Because they use eyesight to hunt their prey, most feeding takes place during the day, especially in the early morning. On nights when the moon is bright, feeding may also take place at night.

The Brook Trout are themselves food for many predators. Larger fish, especially larger Brook Trout, are the most important predator. Other predators include river otters, herons, and kingfishers.

Brook Trout Decline and Restoration:

Brook Trout originally lived in northeastern North America, as far south as Georgia in the Appalachian Mountains, as far north as arctic Canada, and as far west as the upper midwest. The onset of land clearing for lumber and for agriculture in the 1700's, and especially in the 1800's, meant the beginning of hard times for Brook Trout. There were three main factors that led to the decline in both the ranges of the Brook Trout and in the numbers found in the areas where they were still present:

Attempts to restore the Brook Trout have proceeded in two ways: 1) As a part of a general drive to reduce pollution in the nation's waters; 2) And by controlling the number of fish removed by anglers and at the same time adding additional fish raised in hatcheries.

Much of the emphasis in controlling the amount of pollution reaching our rivers and streams has been to reduce the amounts of pollutants from well defined (point) sources. Factories have been forced to put waste treatment facilities in place that recapture the polluting chemicals before they can be returned to a water body. And cities and towns have been forced to install sewage treatment systems to reduce the amounts of pollutants released from domestic sewage. Much less work has been done to reduce chemical pollutants that enter the water as part of the general runoff (nonpoint sources).

Emphasis is just beginning to be placed on reducing the sediments that enter the waters. Many major sources of sediments are still poorly controlled. Emphasis on providing tree cover along stream banks to shade the waters and prevent their warming is also just beginning. Most of the progress so far has come from the efforts of a few government agencies and from voluntary efforts by landowners.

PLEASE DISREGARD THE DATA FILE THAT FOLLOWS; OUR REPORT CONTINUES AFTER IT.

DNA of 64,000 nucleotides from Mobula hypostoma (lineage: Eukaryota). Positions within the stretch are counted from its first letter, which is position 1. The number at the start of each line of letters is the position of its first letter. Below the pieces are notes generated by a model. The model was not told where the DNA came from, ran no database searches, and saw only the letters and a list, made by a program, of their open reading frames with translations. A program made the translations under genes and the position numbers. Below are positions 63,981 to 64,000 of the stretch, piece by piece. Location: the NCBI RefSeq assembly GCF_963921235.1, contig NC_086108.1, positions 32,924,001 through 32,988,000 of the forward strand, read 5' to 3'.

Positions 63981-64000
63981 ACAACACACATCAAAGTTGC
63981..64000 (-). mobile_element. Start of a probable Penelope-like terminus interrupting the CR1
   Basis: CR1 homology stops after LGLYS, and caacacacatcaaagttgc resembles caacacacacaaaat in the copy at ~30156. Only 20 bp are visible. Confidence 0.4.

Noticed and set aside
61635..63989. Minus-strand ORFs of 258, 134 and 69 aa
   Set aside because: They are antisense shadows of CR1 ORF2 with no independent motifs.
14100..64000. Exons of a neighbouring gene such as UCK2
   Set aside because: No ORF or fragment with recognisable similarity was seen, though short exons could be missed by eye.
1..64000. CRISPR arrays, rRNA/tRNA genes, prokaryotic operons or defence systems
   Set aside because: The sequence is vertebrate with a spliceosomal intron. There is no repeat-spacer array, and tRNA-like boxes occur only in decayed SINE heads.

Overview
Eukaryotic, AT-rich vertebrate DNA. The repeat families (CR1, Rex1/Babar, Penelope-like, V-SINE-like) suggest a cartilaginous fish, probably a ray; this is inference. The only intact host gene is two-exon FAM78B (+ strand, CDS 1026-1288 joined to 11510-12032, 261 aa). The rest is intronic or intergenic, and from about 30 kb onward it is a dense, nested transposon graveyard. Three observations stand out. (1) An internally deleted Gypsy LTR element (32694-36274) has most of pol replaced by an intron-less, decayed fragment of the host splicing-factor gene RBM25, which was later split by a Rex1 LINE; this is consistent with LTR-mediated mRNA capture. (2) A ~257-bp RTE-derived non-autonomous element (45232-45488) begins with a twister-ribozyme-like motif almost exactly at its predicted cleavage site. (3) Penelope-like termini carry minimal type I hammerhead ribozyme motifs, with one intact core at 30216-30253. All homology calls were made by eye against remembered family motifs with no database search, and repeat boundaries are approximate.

Overfishing has been dealt with in two ways. First, government agencies in charge have set up a "fishing license" system which limits the number of fish the angler can take and for the most part prohibits commercial or market angling. This helps to reduce the pressure on the Brook Trout population. However, even with this the large number of people fishing removes fish from the popualtion faster than reproduction can replace them. A second practice is also needed:

Both state and federal agencies produce fish for anglers in hatcheries. Breed fish are stripped of their eggs or sperm, then fertilization and development occur in the controlled hatchery environment. Because there are no predators and because abundant food can be supplied many more fish can be produced than would in nature. These fish can be released into streams as fry, as parr, as juveniles, or even as adults which can be caught by anglers as soon as they are released.

The release of these domesticated trout is somewhat controversial, but it cannot be doubted that the practice allows many more anglers to successfully participate in the sport than the natural productivity of the stream could support. An additional advantage is that it allows the fish to be stocked in streams where the water quality is too poor to allow natural breeding, but where it is good enough for survival after the more sensitive hatching portion of the life cycle has passed.

Brook Trout in Legend

One story about the Brook Trout comes from the Shikellemus Indians.


Carlander, K.D. 1969. Handbook of Freshwater Fisheries Biology, Volume 1. Iowa State University Press, Ames, Iowa, 752pp.

Karas, N. 1997. Brook Trout. Lyons Press, New York, 371pp.

Fish of the Boquet Boquet River